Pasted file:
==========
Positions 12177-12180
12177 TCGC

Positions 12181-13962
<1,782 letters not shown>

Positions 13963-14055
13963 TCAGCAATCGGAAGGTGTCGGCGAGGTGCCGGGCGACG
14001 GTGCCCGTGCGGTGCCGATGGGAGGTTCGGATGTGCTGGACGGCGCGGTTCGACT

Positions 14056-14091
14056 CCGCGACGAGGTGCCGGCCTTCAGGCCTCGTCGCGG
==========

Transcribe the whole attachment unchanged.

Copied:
Positions 12177-12180
12177 TCGC

Positions 12181-13962
<1,782 letters not shown>

Positions 13963-14055
13963 TCAGCAATCGGAAGGTGTCGGCGAGGTGCCGGGCGACG
14001 GTGCCCGTGCGGTGCCGATGGGAGGTTCGGATGTGCTGGACGGCGCGGTTCGACT

Positions 14056-14091
14056 CCGCGACGAGGTGCCGGCCTTCAGGCCTCGTCGCGG